The Globe and Mail published a timely article today on the need to support changes that Canadian cities are undergoing. Currently, about 2/3 of Canadians live in auto-dominated suburban environments, but both younger and retiring people are demanding more compact, walkable urban environments with complete shops and services.
The article summarizes planning principles supported by our time's forefront urban thinkers on how to build great neighbourhoods:
Focus on People, not Cars - Jan Gehl posits that by improving streetscapes and the experience for people walking and on bikes, cities can address people's happiness rather than focusing on strictly moving cars.
Decrease Speed Limits - Gil Penalosa emphasizes that planners must encourage people to walk, because walking has physical and mental health benefits. To make people feel safe walking, cars need to be slowed down to 20km/h to 30 km/h, which will also reduce automobile collision deaths.
Strengthen City Governments - Richard Florida stresses that 80% of Canadians live in 2% of our land mass, so we as a country need to wake up to the fact that we're an urban nation, and that our cities need the appropriate level of funding and power to address infrastructure and social challenges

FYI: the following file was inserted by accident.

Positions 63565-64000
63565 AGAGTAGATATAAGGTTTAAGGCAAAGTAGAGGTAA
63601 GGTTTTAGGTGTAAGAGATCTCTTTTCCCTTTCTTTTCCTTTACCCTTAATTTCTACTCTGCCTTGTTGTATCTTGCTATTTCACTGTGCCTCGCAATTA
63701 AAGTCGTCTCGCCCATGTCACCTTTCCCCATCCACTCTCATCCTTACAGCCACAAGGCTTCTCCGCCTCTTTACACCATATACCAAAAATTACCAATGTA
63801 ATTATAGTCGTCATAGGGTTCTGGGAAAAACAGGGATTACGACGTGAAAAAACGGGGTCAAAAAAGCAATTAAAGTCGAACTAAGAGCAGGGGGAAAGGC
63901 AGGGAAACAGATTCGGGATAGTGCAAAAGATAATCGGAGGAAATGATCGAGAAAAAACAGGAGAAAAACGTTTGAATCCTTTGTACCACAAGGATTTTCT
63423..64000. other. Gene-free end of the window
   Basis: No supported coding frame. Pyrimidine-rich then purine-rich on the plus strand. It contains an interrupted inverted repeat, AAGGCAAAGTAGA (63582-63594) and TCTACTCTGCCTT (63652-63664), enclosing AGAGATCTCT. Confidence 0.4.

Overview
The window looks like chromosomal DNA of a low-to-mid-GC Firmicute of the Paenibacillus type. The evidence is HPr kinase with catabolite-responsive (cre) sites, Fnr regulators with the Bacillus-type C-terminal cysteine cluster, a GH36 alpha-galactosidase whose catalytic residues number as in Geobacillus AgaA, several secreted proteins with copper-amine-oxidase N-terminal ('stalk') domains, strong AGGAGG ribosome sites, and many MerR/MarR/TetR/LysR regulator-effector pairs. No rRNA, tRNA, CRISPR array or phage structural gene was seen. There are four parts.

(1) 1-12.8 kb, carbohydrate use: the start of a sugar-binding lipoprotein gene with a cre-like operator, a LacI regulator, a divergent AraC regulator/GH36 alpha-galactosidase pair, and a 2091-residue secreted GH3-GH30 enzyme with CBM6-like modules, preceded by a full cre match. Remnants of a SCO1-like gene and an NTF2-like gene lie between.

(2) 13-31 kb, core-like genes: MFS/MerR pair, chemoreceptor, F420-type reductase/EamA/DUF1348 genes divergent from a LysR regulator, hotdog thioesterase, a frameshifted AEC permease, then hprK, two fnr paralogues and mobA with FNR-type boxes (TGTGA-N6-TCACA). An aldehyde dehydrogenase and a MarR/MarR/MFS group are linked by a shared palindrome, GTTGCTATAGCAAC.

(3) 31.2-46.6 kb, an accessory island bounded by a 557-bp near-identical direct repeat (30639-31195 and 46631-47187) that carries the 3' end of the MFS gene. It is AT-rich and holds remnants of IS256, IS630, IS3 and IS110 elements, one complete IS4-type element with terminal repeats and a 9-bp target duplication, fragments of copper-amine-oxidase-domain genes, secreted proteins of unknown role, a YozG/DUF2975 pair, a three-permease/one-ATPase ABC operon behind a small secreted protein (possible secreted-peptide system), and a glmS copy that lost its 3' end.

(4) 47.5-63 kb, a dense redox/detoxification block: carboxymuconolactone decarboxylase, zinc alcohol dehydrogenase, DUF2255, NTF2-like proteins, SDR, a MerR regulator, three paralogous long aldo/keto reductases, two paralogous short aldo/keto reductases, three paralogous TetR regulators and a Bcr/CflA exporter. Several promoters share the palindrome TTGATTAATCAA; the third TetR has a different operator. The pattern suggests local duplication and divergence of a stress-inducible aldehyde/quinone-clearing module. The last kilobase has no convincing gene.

Leverage Density - Brent Toderian points out that density can lead to public benefits, like community centres, parks, and other features that make urban living more comfortable while also helping communities achieve sustainability goals.
Embrace Big Data - Anthony Townsend helps us remember that so much data is available about our cities and communities - people's movements are tracked by cellular GPS; people share their bike rides on Strava; our buildings have intelligent energy systems; and, so much more. Learning about what works in our cities and making our communities even more effective is a great opportunity.
Mix Uses - Vishaan Chakrabarti imagines buildings where people can rent a room and take advantage of child care, shared kitchen and work spaces, and more. This supports entrepreneurialism and gives people more free time by reducing commutes.
Turn Streets into Destinations - Janette Sadik-Khan reminds us that our streets are our last great public spaces - places that can easily become mini parks and gathering places.
Redevelop the Inner Suburbs - Ellen Dunham-Jones says that our biggest challenge is connecting affordable housing with affordable transportation. Many of our suburban properties - malls, office parks - aren't performing like they used to, as people are looking for traditional neighbourhood design. These under-performing areas are often in great locations and supported by good infrastructure, so there is a great opportunity to redevelop these areas.
This article is timely, because many of these principles are being built into the Downtown Action Plan that MODUS is currently developing for the City of Fort St. John. CJDC-TV News recently interviewed Moira Green on the intent of the Downtown Action Plan, and you can see this video below. For more information, check out this link for more information and reports completed in Phase 1 and 2.